Copolymerization of 9-(4-Vinylbenzyloxy)-6,8-carbonate inositol orthoformate 14 with styrene (15): The inositol monomer 14 (0.71 g, 2.1 mmol), styrene (0.25 ml, 2.1 mmol) and AIBN (0.023 g, 2.5 wt% relative to monomers) were dissolved in dry THF (42 mL; 0.1 M of monomers). The solution was freeze-thaw degassed using liquid nitrogen (4 cycles), and was allowed to warm to r.t. before the solution was heated at 65 ℃ for 48 h. The solution was concentrated in vacuo to give an oil. This was, then, dissolved in THF (5 mL) and the solution was added dropwise into a vigorously stirred methanol (50 mL). The precipitate was collected and reprecipitated into hot hexane (50 mL) from THF (5 mL). The precipitate was collected and dried to give the copolymer 15 as a white solid (750 mg, 80%); ν max (KBr)/cm −1 3049, 3025, 2926, 2851, 1770 (carbonate C=O), 1600, 1456, 1446, 1385, 1166, 1002, 755 and 698; 1 H NMR (500 MHz, Acetone- d 6 , δ ) 7.2-6.2 (30H, br signal, 30×Ar H ), 5.6 (1H, br signal, orthoformate C H ), 4.9 (2H, br signal, OC H 2 Ar), 4.6-4.2 (6H, br signal, 6×ring C H ) and 1.9-1.0 [18H, br signal, C H and C H 2 from inositol unit, 5×(C H and C H 2 from styrene backbone)]; 13 C NMR (125.7MHz, Acetone- d 6 , δ ) selected data 146 (C, carbonate), 102.8 (CH, orthoformate C ); GPC (THF, RI)/Da M n 11.0×10 3 . M w 38.9×10 3 and M w / M n 3.5.
Deprotection of the copolymer 15 (10): A solution of the copolymer 15 (450 mg) and p -toluenesulfonic acid (100 mg, 22 wt%) in THF-methanol (2:1, 3 mL) was stirred at r.t. for 48 h. After this time, the solvent was removed in vacuo to give a white solid. This was dissolved in THF (0.5 mL) and the solution was added dropwise into a vigorously stirred methanol (20 mL). The precipitate was collected and dried to give the deprotected polymer 10 as a white solid (322 mg, 78%); ν max (KBr)/cm −1 3468 (O-H), 3073, 3059, 2913, 2858, 1750 (carbonate C=O), 1603, 1490, 1449, 1347, 1261, 1159, 1039, 748 and 700; 1 H NMR (300 MHz, Acetone- d 6 , δ ) 7.2-6.2 (30H, br signal, 30×Ar H ), 5.0-4.6 (2H, br signal, OC H 2 Ar), 4.5-4.0 (6H, br signal, 6×ring C H ), 3.8-3.2 (3H, br signal, 3×O H ) and 2.0-1.0 [18H, br signal, C H and C H 2 from inositol unit, 5×(C H and C H 2 from styrene backbone)]; 13 C NMR (75.4 MHz, Acetone- d 6 , δ ) selected data 145 (C, carbonate).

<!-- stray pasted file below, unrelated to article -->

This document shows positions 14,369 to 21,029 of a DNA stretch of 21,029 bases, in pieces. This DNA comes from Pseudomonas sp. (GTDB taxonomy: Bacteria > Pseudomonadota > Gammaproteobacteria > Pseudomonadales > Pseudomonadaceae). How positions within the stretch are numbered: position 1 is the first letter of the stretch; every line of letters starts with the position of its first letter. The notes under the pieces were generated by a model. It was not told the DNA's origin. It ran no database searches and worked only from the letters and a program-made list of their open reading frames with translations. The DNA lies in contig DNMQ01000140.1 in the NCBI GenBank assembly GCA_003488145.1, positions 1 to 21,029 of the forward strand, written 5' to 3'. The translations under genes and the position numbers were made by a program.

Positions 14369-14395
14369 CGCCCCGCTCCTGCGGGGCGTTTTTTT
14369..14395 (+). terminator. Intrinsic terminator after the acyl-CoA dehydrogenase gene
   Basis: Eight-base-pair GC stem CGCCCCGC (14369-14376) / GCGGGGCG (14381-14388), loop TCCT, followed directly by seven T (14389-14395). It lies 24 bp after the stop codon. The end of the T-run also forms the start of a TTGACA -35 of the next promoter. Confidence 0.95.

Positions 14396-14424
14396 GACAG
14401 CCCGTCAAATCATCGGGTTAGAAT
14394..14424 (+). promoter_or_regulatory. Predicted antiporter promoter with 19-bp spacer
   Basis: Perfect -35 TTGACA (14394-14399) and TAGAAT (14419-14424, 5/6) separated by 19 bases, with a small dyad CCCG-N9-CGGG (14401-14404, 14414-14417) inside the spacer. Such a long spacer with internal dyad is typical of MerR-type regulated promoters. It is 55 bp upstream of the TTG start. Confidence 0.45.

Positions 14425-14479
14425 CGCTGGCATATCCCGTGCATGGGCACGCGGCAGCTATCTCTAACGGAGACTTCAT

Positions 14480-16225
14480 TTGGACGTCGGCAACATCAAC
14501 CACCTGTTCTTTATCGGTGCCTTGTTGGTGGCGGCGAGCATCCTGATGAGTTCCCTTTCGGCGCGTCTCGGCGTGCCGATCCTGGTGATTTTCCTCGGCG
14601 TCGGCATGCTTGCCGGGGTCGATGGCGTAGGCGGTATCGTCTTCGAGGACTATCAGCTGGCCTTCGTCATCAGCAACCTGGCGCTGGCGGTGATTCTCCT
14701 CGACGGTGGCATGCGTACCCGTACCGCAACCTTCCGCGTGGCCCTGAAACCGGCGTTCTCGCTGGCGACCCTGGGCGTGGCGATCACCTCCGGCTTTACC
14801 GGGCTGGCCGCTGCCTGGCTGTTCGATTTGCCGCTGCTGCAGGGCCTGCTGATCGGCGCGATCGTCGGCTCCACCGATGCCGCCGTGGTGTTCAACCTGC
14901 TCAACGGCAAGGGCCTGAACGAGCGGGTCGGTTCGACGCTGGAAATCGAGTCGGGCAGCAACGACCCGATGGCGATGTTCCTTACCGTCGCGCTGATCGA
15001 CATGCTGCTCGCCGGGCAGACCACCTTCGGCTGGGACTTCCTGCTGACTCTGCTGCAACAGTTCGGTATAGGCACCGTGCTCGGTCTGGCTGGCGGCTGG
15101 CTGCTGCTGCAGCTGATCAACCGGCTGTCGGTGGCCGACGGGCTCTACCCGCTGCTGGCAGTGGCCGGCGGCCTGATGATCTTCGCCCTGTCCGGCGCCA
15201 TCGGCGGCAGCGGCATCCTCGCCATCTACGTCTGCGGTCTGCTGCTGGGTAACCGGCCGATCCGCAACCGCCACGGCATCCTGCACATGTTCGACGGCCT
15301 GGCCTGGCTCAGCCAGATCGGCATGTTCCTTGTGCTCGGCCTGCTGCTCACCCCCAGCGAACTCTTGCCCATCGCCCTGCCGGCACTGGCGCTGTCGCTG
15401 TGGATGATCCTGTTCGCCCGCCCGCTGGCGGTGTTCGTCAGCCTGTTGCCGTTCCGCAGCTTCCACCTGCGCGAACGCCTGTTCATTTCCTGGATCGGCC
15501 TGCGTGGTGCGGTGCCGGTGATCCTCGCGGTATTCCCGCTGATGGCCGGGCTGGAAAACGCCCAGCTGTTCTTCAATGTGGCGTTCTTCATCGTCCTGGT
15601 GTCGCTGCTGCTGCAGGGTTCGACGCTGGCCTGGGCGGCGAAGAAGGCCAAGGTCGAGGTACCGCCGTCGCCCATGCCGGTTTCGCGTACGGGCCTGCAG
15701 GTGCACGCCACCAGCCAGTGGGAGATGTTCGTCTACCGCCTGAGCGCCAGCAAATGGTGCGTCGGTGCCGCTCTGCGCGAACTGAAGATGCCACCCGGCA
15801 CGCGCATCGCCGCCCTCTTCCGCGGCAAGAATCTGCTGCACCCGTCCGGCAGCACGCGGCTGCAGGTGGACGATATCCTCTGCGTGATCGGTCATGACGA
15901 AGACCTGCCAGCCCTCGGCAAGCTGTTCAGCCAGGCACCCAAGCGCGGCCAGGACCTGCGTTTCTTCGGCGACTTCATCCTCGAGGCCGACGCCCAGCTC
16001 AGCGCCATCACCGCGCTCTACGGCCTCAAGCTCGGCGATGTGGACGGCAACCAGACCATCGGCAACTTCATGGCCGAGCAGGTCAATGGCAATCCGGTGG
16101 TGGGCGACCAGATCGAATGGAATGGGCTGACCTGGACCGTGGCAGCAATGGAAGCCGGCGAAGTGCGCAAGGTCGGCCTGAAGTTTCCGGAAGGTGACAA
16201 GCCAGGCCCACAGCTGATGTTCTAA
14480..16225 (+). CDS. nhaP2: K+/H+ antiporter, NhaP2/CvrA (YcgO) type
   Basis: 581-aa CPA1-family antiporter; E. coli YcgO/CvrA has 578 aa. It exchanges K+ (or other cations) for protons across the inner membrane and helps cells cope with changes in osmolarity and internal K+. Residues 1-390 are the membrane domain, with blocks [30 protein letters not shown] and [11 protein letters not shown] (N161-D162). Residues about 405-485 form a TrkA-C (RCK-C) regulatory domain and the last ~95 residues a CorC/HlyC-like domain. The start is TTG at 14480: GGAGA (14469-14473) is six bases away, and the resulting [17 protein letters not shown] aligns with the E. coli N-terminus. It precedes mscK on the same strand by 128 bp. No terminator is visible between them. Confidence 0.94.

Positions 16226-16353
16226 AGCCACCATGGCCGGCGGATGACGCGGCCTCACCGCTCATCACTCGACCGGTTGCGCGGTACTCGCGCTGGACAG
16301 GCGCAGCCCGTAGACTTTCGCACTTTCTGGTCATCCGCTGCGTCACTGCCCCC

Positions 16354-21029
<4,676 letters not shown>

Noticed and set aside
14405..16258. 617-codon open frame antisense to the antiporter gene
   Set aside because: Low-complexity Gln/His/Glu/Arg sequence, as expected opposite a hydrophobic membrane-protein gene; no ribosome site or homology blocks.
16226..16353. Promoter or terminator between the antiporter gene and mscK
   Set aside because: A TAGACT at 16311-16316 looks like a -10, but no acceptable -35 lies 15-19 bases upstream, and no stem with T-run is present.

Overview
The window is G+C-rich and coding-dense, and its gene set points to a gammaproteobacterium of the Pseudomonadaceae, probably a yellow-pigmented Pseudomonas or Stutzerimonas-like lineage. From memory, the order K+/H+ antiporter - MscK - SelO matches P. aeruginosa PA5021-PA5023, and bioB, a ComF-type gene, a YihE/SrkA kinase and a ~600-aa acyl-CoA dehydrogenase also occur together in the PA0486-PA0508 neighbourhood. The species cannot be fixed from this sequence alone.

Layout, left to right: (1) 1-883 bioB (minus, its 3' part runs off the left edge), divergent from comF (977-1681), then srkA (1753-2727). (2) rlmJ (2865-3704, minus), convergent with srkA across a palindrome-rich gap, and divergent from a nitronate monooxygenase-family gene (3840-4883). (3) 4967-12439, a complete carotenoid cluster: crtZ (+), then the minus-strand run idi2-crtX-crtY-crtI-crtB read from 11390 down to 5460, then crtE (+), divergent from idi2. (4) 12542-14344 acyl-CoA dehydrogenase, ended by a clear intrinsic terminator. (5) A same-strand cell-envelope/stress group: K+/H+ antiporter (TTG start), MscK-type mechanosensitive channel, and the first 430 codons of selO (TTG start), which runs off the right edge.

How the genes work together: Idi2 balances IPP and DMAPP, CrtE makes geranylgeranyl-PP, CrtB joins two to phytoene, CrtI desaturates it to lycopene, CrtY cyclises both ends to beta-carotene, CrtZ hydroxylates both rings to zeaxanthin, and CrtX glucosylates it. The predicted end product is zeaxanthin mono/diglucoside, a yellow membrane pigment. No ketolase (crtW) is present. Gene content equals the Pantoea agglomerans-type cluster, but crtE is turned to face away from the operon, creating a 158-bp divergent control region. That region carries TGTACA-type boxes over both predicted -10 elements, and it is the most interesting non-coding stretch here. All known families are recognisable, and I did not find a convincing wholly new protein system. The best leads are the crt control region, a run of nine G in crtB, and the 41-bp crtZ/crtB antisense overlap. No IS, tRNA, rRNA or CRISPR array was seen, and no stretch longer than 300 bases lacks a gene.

CONCLUSION
A conformationally rigid polymeric ligand having syn-triaxial hydroxyls has been successfully synthesized using the readily available myo -inositol. We have also established an effective method to verify the conformation of the cyclohexane polymers by the comparative spectroscopic techniques.
Polymeric analogues of inositol should be useful as a novel metal binding ligand as polymers are generally valued as chelating agents due to their advantages of easy use and removal after chelation. We are currently investigating the metal binding properties of this polymer.
Acknowledgements
This work was generously supported by the research fund of Incheon University in 2005. A.B.H. thanks the ARC, CSIRO, VESKI and the University of Melbourne for financial support. We thank the EPSRC National Mass Spectrometry Service (UK) for mass spectrometry measurements.